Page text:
November 1, 2001
Crime statistics for Huntington Beach turned out to be a mixed, though mostly encouraging, bag during the first six months of the year. While overall crime in the city went up 5%, according to the California Crime Statistics released by state Attorney General Bill Lockyer, the most worrisome violent crimes all went down more than the state average. Homicide, forcible rape, robbery and aggravated assault all dropped 7.7%, down from 183 incidents to 169. That included no homicides for the second straight year and compared overall to a state drop of just 1.5%.
January 18, 2004
The news wasn't the greatest, but not the worst, either. The state attorney general's office figures for the city of Costa Mesa show an overall increase in crime of 1.4%, with violent crimes climbing by 10.4% in the first nine months of 2003. In property crimes, the numbers were better, with the number of incidents dropping by 1.6%. But inside the numbers was a little more disturbing trend. Incidents of rape were up 154%. And of those cases of rape, 28 of them, two were unfounded and only four actually turned into charges filed, police said.
October 16, 2003
Deepa Bharath Amid a significant drop in crime overall in the first six half of 2003 compared to the same time in 2002, 22 rapes were recorded, an increase of 340%, according to a report released Wednesday by the state attorney general. Overall, crime dropped by 6.1% in Costa Mesa between January and June compared to 2002, according to the report. Violent crimes -- murder, rape, robbery and assault -- were down by 10.8% overall. Property crimes -- burglaries and auto thefts -- showed a 6.4% decrease.
February 20, 2003
We try never to get too excited, or too worried, about changing crime statistics in our cities. One reason is the very nature of statistics, which can be manipulating in almost any way and in support of almost any argument. Take this example from a safe city, one that looks like either Costa Mesa or Newport Beach. In one year, there is a single murder. The next year, there are two. How do you look at the change? You can see it rationally as a minor increase, one that is terrible given the value of human life, but an increase that almost certainly signals no major trend or change.
November 7, 2004
PUBLIC SAFETY Reports of violent crime are up in Costa Mesa Property crimes in Costa Mesa for the first six months of this year were down slightly in the city, but violent crimes are up 8.9% from last year, according to data released this week by the state attorney general. In raw numbers, that boils down to 11 more violent crimes -- 124 last year compared to 135 this year from the month of January through June. Costa Mesa had 909 reported property crimes, compared with 924 in the first six months of last year.
October 29, 2002
Deepa Bharath Crime figures for 2001 shot up in Costa Mesa and showed a mild increase in Newport Beach, according to the 2001 Uniform Crime Report released by the FBI on Monday. The total number of crimes in Costa Mesa went up by 16.1%, while crime in Newport Beach rose by 1.9% compared to the year 2000, the report showed. For Costa Mesa, the highest increases were reflected in robberies, which skyrocketed by 115.2%. Also in the category of violent crimes, forcible rape was up by 27.2% and assaults increased by 13.4%.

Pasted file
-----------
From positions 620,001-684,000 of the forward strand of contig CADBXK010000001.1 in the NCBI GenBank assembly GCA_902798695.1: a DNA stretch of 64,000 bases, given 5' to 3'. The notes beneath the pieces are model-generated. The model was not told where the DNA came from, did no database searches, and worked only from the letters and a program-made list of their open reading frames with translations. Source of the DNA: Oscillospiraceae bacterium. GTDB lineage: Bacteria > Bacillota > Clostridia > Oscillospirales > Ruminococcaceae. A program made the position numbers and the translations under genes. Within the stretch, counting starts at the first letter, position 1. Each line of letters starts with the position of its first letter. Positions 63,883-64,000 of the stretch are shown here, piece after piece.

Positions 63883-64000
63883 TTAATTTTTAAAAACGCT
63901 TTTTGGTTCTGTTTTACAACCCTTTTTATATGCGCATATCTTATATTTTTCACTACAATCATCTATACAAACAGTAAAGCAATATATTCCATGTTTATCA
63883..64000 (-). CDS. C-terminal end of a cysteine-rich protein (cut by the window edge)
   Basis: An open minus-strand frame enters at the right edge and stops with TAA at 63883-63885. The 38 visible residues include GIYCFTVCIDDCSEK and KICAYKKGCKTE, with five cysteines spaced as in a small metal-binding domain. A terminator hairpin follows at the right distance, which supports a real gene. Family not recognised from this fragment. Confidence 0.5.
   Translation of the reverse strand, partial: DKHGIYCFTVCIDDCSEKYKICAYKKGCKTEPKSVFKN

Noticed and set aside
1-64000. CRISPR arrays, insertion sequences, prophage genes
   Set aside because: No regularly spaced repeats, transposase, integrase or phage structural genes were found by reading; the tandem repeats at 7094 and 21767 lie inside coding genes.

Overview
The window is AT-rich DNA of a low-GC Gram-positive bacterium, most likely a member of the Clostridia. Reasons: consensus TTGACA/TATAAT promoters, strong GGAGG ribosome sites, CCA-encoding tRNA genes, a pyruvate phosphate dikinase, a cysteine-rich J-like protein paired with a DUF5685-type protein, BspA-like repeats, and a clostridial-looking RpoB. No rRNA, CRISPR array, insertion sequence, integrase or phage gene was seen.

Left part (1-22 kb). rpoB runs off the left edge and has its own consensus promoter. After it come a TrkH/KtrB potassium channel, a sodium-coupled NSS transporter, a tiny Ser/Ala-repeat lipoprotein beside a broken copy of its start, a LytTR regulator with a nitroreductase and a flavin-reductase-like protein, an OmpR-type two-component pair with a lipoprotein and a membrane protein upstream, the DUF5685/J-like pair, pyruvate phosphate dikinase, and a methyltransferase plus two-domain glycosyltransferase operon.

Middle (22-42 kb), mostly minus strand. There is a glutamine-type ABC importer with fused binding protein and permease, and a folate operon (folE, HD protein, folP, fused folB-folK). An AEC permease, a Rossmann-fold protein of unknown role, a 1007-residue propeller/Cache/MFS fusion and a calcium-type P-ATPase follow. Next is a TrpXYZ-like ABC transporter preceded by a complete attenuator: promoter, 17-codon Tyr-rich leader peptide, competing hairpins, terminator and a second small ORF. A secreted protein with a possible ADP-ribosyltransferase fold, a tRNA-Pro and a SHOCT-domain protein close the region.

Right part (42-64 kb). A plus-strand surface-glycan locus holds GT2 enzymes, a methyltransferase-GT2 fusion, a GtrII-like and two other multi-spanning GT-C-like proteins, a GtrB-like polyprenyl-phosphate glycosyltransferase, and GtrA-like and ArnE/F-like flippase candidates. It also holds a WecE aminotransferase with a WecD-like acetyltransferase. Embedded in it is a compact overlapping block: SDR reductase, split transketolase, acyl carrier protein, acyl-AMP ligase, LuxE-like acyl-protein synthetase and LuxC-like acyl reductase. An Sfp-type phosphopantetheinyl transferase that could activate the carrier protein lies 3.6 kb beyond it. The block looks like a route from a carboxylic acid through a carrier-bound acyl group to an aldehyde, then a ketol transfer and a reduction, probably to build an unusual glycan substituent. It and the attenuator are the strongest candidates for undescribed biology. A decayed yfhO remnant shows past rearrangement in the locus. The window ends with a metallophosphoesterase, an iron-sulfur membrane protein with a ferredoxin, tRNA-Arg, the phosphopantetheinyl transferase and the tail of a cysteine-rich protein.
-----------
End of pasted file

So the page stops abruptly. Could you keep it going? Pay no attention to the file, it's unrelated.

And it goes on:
May 31, 2001
Deepa Bharath COSTA MESA -- The city ranked 30th in the country and seventh in the county on a list of the nation's safest cities, according to preliminary 2000 Uniform Crime Reporting figures released by the FBI on Wednesday. Numbers show that the city's overall crime rate dropped 4% compared with last year's statistics. According to the report, among Orange County cities with a population of more than 100,000, Irvine tops the list, followed by Huntington Beach, Orange, Anaheim, Santa Ana, Garden Grove, Costa Mesa and Fullerton.
June 7, 2013
Comedian Louis C.K. has a routine, "Of Course, but Maybe," where he challenges long-held beliefs. Humorously, he illuminates the dark side of principles we generally accept - of course children with nut allergies should be protected and a soldier injured in war is tragic and slavery is the most awful thing ever. The "Of Course, but Maybe" dichotomy came to mind when I read Mayor Pro Tem Steve Mensinger's final remarks in The Current commentary about keeping the city's business license tax low (" Low licensing fees make Costa Mesa an attractive home for entrepreneurs ," June 5)
June 26, 2012
I always appreciate the thoughtful comments by my friend Tamar Goldmann (Re. "Council agenda is harming public services," June 21), but this time, I think she reached several wrong conclusions. Let me explain why. FOR THE RECORD: An earlier version had Tamar Goldmann's last name misspelled. First, she said crime is up in Costa Mesa. The fact is, violent crime is actually down. Property crimes are up by 11%, and that is why this City Council has restructured the Police Department in such a way that more officers are patrolling our streets than ever before.